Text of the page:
Agnosticism, Atheism, Christianity, God, Religion, Truth

Cities Without Walls

There’s a passage in Ezekiel that some Christians view as a prophecy that has been fulfilled by modern Israel:

and say, ‘I will go up against the land of unwalled villages. I will fall upon the quiet people who dwell securely, all of them dwelling without walls, and having no bars or gates,’
— Ezek 38:11

How could Ezekiel have foreseen a time in which Israel’s cities would not need walls for protection? It’s true that most modern cities today do not need walls, so does this qualify as an example of a fulfilled prophecy?

I think there are two things we need to look at in examining this. First of all, let’s make sure that Israel really has no walled cities. And secondly, let’s examine the context of this prophecy to make sure we’re not missing anything.

Israel Today

It turns out that Israel actually does use walls today. The West Bank barrier will eventually be about 430 miles long. It’s still being constructed, but as of 2012 it was already 272 miles long.

Most of the barrier is a fence. While that’s not exactly the same as a wall, it serves the same basic purpose. Plus, it uses “bars and gates,” which runs counter to Ezekiel’s prophecy. And some portions of the barrier are indeed tall concrete walls, as shown in these pictures.



Photos courtesy of Wikipedia

In addition to the West Bank barrier, there’s also a barrier between Israel and the Gaza strip. Just like the West Bank barrier, it’s comprised mostly of fence with some concrete sections.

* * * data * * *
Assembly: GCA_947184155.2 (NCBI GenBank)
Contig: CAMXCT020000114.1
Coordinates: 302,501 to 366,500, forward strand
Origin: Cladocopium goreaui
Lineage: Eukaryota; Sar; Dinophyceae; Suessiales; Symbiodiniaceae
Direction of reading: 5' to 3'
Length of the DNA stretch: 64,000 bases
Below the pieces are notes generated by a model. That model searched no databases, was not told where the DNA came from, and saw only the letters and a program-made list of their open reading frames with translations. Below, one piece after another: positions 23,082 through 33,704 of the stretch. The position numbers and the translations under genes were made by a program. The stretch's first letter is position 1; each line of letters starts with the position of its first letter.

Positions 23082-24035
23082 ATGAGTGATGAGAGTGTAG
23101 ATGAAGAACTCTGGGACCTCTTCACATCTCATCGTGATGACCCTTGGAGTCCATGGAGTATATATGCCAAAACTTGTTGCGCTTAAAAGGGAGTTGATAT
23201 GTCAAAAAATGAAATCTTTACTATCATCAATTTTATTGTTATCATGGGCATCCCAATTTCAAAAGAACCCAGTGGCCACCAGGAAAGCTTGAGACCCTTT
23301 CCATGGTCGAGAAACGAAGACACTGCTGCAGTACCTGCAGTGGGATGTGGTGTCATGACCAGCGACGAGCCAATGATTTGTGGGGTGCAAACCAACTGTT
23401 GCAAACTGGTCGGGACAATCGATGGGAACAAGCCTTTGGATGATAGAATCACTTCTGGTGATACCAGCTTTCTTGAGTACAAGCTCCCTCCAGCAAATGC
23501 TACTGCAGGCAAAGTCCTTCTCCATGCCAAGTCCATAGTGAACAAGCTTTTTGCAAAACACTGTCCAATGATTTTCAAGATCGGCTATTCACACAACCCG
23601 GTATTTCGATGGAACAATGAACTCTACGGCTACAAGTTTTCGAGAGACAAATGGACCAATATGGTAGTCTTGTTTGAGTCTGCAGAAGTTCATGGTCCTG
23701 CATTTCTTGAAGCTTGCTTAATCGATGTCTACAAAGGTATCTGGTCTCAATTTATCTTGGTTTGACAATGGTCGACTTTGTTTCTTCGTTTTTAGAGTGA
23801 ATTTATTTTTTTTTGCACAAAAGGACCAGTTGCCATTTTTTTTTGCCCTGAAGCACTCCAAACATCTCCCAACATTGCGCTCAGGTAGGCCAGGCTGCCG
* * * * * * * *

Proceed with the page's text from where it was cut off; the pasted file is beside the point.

Does the current state of Israel really match Ezekiel’s description?

The Context

If we back up to Ezekiel 37, we see the famous skeleton army that God raised up for Ezekiel. And God tells him (vs 11-14) that the army represents the nation of Israel. Though it seems lost, God will restore it one day — he will be their God, and they will serve him. This is a pretty constant refrain among the prophets, Ezekiel in particular. This refers back to the kingdom of Israel, northern neighbor to Judah. The OT says that Israel and Judah were made up of the original 12 tribes. After the death of Solomon, the northern 10 tribes broke away and formed the nation of Israel (appointing a new king not of David’s line), and the southern 2 tribes formed the nation of Judah. There’s not good archaeological support for this story at this point in time. However, the existence of the two separate kingdoms is quite well attested.

In about 722 BCE, the Assyrian Empire took Israel captive, and the Jewish prophets ascribed this to their failure to serve God faithfully. However, they also predicted that the 10 lost tribes would one day return from captivity. This hasn’t happened.

Ezekiel elaborates even further:

Thus says the Lord God: Behold, I will take the people of Israel from the nations among which they have gone, and will gather them from all around, and bring them to their own land. 22 And I will make them one nation in the land, on the mountains of Israel. And one king shall be king over them all, and they shall be no longer two nations, and no longer divided into two kingdoms. 23 They shall not defile themselves anymore with their idols and their detestable things, or with any of their transgressions. But I will save them from all the backslidings in which they have sinned, and will cleanse them; and they shall be my people, and I will be their God.